We are proud to announce the recent acquisition of Keikan no tabō (警官のたぼう), now available at the Billy Ireland Cartoon Library and Museum!

The book, Keikan no Tabō, also known by its French title La journée d’un policeman à Tokio : album humouristique, is a collection of comedic comics that follows the everyday lives of Japanese policemen during the Meiji period (1868-1912).  Penned by Georges Ferdinand Bigot,  the comics are written in French and touch on a number of issues of the time, often highlighting Japan’s process of modernization and Westernization. The work provides a window into Japan’s period of rapid change from bakufu rule, characterized by an isolated feudalistic society, to the start of the modern society we see today.

The creator, Georges Ferdinand Bigot, was a French cartoonist living in Japan during the Meiji period as an oyatoi gaikokujin (御雇い外国人), or foreign adviser, hired by the Japanese government to assist in the modernization of Japan.  Although Bigot remains relatively obscure in his home country of France, his work is well-known in present-day Japan and provides a unique perspective on Meiji Japan through the eyes of a European ex-pat.

Bigot first gained an interest in Japan while studying at the Ecole des Beaux-Arts as a teenager.  He later saved enough money to move to Japan, where he was hired to teach water color painting at the Imperial Japanese Army Academy. He later taught French language at a private school and traveled around the country.  In 1887, he published the satirical magazine: “Tobae,”  in which he depicted everyday Japanese life while also satirizing Japanese politicians and criticizing the darker sides of Japan’s westernization. In 1895, he married and had a son, but decided to return to France by 1899. He continued cartooning until his death in 1927. Like many great artists, much of his acclaim grew posthumously.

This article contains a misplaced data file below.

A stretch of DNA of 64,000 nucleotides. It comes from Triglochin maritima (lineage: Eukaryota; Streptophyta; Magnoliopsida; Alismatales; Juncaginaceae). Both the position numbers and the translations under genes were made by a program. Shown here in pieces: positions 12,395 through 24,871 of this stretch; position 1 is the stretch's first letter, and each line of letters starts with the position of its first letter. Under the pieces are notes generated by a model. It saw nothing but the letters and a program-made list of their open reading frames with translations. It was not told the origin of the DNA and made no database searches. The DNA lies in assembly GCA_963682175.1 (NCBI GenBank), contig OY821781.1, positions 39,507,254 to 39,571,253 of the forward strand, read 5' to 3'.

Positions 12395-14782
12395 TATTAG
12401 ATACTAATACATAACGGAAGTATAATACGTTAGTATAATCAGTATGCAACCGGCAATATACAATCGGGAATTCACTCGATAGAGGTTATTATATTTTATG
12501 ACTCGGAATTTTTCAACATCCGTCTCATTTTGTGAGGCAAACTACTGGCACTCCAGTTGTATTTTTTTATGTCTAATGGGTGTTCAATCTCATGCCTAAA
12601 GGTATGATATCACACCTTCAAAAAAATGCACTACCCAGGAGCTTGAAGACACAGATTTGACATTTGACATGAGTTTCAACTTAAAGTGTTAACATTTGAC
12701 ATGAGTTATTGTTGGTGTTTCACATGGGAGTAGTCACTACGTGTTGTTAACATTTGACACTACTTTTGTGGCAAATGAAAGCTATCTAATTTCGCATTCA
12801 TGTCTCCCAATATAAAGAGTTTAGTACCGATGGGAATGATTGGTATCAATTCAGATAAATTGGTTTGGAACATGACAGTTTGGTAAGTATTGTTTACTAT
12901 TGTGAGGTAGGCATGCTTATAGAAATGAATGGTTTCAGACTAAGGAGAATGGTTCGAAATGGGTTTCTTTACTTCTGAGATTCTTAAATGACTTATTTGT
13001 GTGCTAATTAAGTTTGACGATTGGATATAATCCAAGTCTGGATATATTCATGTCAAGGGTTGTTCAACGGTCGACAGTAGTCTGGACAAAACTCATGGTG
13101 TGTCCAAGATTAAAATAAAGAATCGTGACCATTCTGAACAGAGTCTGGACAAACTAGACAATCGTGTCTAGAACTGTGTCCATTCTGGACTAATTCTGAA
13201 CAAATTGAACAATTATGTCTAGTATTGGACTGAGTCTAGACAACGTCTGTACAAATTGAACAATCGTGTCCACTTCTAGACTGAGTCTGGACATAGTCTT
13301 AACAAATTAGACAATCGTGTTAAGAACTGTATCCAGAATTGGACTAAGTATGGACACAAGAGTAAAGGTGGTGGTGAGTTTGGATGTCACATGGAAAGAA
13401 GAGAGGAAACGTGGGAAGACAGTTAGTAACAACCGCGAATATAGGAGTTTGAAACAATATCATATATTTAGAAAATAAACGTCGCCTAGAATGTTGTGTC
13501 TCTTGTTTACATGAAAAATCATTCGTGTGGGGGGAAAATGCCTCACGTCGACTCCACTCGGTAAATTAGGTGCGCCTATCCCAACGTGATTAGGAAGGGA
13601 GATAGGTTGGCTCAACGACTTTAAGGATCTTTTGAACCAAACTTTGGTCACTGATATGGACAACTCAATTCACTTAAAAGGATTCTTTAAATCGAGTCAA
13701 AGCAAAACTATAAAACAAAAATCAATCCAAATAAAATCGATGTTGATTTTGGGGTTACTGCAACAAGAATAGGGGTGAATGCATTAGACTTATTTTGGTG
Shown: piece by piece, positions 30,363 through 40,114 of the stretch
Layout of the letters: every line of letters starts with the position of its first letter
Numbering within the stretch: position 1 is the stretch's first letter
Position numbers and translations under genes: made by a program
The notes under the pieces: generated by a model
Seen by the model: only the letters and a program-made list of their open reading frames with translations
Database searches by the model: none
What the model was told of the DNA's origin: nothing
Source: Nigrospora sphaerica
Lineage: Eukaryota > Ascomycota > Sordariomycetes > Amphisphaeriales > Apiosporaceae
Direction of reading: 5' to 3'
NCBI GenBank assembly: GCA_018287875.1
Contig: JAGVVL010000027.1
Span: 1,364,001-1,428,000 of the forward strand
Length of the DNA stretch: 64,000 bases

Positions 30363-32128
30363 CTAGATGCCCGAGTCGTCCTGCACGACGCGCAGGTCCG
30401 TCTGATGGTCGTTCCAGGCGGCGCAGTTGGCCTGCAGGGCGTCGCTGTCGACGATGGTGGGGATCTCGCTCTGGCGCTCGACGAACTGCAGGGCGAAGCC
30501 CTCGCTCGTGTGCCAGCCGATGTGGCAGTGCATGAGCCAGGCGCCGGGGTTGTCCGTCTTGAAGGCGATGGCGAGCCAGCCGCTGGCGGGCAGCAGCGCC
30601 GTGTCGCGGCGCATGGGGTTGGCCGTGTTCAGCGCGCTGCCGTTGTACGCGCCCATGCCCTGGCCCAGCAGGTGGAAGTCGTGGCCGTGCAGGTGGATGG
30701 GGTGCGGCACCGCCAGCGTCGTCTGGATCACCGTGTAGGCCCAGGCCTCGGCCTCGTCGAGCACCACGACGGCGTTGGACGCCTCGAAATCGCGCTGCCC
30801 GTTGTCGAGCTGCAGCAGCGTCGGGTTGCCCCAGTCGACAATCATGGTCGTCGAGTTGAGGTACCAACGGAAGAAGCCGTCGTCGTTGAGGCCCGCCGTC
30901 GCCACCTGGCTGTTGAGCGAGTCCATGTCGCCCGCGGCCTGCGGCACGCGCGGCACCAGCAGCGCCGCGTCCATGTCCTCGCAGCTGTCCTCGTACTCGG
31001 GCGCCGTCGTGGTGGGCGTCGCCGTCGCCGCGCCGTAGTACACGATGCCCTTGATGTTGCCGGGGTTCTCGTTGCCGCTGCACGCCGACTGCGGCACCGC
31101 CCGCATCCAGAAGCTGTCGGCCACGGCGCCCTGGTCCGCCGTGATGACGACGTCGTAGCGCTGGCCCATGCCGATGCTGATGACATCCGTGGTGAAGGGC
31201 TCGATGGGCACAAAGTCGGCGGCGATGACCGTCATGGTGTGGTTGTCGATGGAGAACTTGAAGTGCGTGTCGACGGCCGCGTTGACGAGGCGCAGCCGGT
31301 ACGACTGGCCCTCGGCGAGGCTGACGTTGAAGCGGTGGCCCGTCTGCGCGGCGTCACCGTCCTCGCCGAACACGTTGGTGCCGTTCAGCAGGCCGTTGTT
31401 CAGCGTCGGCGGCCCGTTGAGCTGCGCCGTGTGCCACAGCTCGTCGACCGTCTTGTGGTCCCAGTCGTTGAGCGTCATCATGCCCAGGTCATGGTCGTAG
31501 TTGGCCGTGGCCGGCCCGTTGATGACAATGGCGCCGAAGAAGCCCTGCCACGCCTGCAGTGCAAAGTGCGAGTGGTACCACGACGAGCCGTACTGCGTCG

His most famous piece, ”Une partie de pêche,” (pictured below) is commonly found in Japanese history textbooks. It depicts two men (representing Japan and China, respectively) trying to catch a fish (symbolizing Korea) while another man in the background (labeled Russia) eagerly observes. The drawing caricatures the major regional powers and their roles in the Sino-Japan War (1894-95).

To see more of Georges Ferdinand Bigot’s, please check out these OSU Library resources:

Bigot, G., & Shimizu, I. (1992). Zoku Bigō Nihon sobyōshū. Tōkyō: Iwanami Shoten.

Bigot, G., & Shimizu, I. (2002). Meiji no omokage, Furansujin gaka Bigō no sekai = Images de lère Meiji-le monde de Georges Bigot, un artiste français au japon. Tōkyō: Yamakawa Shuppansha.

Shimizu, I. (1997). Bigō ga egaita Meiji no onnatachi. Tōkyō: Mārusha.

Shimizu, I. (2011). Bigō no 150nen = Hommage a Georges Bigot: Ishoku furansujin gaka to nihon. Kyōto: Rinsen Shoten.

Shimizu, I. (2014). Bigō o yomu: Meiji rearisumu hanga 200-ten no sekai. Kyōto-shi: Rinsen Shoten.

For more resources of foreigners living through Meiji Era Japan, please check out some of these OSUL resources:

East, A., & Cortazzi, H. (1991). A British artist in Meiji Japan. Brighton, UK: In Print.

Huffman, J. L., & House, E. H. (2003). A yankee in Meiji Japan: the crusading journalist Edward H. House. Lanham, Md.: Rowman & Littlefield.

Mehl, M. (2005). Private academies of Chinese learning in Meiji Japan: the decline and transformation of the kanguku juku. Copenhagen: NIAS.

Rubinger, R., & MENDENHALL, T. C. (1989). An american scientist in early Meiji Japan: the autobiographical notes of Thomas C. Mendenhall. Honolulu: University of Hawaii Press.